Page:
Our first week living by the sea in St Agnes has been lovely. We’ve been able to work efficiently and the walking has been superb. For the last 20 years our visits to this beautiful village on the North Coast have been in Spring, Autumn and Winter but being here in the Summer has been wonderful. The sea is the most amazing mix of aqua and deep blue, and whilst Cornwall is busier than at other times in the year, its been so good to see the hospitality industry welcome guests again as its been particularly hard hit here in the South West.
We’ve been to the pub for a pint, we’re off out for dinner tonight for the first time since early March and Jamie is playing his first game of cricket on Sunday. We’re also making good progress on our new home in Hampshire but as with all these transactions they are always slower than you would like. More on this next week.
This week I want to talk about mistakes and how we can learn by them. Jamie and I went through a learning experience last year with our house sale. We originally accepted an offer on our house in May 2019, but we pulled out 2 days later and decided to take the house off the market. We’d been trying to sell since 2018 and, reluctantly, reduced the price several times. When we eventually received an offer, we were tired of tidying up for viewings, tired of time wasters and generally tired of trying to sell so we accepted the offer even though it didn’t feel right. The decision to pull out was extremely difficult as we were effectively putting our life plan on hold. When we marketed it again this year it sold within 4 weeks at the asking price (which was a good deal higher than the offer we accepted last year).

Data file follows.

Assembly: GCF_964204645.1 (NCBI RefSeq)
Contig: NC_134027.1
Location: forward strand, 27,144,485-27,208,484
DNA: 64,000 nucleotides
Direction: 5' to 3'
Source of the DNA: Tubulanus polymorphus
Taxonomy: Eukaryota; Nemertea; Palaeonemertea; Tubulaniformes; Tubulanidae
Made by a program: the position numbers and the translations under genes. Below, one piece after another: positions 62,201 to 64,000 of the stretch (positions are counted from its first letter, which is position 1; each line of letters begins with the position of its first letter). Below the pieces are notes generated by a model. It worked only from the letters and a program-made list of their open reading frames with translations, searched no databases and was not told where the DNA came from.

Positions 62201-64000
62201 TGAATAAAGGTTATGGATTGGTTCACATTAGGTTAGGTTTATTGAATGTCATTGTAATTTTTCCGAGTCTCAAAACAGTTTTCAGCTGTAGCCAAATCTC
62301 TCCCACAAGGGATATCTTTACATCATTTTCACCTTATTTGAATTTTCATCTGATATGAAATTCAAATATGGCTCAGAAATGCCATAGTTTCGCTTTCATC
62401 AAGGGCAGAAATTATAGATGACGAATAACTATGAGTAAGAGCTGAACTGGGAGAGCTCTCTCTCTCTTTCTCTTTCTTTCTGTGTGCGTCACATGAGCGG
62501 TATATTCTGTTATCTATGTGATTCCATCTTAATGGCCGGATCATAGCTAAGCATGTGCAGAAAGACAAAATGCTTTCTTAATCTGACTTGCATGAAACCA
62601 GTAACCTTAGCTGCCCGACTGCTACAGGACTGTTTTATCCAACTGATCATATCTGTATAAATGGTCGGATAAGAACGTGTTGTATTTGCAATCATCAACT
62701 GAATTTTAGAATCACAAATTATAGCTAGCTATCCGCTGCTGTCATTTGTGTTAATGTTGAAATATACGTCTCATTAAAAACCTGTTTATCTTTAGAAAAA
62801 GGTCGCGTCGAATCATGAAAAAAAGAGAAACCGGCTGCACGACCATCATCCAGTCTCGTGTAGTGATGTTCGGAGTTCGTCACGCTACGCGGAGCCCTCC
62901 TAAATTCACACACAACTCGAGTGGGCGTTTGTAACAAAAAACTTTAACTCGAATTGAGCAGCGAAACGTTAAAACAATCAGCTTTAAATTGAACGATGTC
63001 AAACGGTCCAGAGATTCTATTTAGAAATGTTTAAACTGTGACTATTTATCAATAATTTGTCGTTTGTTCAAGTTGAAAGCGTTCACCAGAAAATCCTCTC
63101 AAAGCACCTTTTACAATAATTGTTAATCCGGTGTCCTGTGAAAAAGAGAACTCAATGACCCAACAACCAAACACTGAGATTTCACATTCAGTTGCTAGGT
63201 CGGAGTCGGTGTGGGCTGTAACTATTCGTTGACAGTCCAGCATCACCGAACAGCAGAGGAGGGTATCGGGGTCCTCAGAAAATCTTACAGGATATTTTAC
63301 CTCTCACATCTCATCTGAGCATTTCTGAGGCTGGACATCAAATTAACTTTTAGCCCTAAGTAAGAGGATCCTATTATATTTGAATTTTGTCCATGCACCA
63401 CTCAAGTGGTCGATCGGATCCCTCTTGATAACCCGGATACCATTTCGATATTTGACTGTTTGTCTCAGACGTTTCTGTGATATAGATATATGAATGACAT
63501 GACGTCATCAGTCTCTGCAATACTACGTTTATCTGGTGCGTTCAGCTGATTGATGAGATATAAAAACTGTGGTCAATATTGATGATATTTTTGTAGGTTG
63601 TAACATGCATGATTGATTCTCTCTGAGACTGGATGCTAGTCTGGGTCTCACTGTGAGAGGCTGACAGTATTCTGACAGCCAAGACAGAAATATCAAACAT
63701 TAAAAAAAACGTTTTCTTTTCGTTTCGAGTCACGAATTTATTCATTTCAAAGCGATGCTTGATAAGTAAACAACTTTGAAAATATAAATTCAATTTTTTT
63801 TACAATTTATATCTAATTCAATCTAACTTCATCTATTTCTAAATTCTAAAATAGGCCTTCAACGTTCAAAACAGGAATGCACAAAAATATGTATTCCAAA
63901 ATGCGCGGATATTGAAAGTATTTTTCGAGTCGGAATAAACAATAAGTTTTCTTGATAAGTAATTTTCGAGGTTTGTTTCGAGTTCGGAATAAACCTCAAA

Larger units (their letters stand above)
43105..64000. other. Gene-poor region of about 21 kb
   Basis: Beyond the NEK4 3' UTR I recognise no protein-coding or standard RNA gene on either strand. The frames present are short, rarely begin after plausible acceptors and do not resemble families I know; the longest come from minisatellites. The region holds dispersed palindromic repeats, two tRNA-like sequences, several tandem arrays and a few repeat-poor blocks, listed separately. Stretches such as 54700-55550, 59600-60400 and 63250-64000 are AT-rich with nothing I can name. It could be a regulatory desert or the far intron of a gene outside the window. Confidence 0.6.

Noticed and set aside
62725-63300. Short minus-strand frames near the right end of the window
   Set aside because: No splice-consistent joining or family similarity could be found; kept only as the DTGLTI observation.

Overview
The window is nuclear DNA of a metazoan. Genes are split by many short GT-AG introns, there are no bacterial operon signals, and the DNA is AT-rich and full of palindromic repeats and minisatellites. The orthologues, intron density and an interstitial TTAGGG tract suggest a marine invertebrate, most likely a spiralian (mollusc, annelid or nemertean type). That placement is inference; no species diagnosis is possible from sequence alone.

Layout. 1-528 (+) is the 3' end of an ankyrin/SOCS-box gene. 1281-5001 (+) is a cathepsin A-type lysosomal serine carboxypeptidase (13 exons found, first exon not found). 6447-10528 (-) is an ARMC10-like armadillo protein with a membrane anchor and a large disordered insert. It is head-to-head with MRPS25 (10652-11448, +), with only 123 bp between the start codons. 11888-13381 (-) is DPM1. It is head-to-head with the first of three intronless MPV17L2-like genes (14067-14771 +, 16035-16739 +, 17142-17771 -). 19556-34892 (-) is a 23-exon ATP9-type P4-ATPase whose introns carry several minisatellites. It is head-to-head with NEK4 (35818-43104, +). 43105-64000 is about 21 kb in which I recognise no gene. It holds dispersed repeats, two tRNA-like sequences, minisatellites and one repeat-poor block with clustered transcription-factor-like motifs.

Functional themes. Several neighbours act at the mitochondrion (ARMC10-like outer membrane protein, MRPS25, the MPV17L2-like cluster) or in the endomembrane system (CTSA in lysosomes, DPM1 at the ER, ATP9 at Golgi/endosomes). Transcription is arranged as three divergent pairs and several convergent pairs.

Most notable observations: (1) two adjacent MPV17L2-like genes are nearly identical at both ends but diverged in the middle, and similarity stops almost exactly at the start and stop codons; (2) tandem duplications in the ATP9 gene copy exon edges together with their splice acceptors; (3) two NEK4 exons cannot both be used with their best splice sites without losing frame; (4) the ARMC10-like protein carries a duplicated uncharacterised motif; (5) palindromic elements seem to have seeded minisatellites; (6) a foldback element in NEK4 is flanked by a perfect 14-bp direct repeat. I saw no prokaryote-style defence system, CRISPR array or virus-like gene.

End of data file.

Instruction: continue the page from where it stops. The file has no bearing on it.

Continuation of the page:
So, what did we learn? It was a mistake to put the house on the market at a time when the property sector was on a downward spiral, but we were so keen to push on with our plan that we went ahead anyway. It was also a mistake to accept an offer we weren’t happy with. Fortunately, Jamie and I were able to acknowledge those mistakes and we were prepared to make the difficult decisions to change our plans. By doing so and being patient, we have benefited in the long term.
Like most people, I’ve made many mistakes during my career too some of which, unlike our house sale, weren’t rectified in time. No one is immune to making mistakes but it’s not good enough to carry on as before as it puts us in danger of repeating the same errors. When we don’t learn from our mistakes, we inflict unnecessary stress on ourselves and on others. You can’t start to learn anything from a mistake until you admit that you’ve made it which is the part a lot of people find difficult. Its like the old interview question:
“talk about a recent mistake you’ve made and what you learned from it”?
I love that question and, whilst its old hat, it really does help you to determine whether someone really can acknowledge and learn from their errors. In my view, failure is a critical step in the path to eventual success. The most successful people are those who know how to learn from their mistakes, not people who never make mistakes and I can tell you, there are loads of those people around 😊.
There’s a great quote from the inventor, Thomas Edison (paraphrased) in reference to his experiments: “I have not failed. I’ve just found 10,000 ways that won’t work.” As such, he was encouraged to try new things, take risks, and learn through trial and error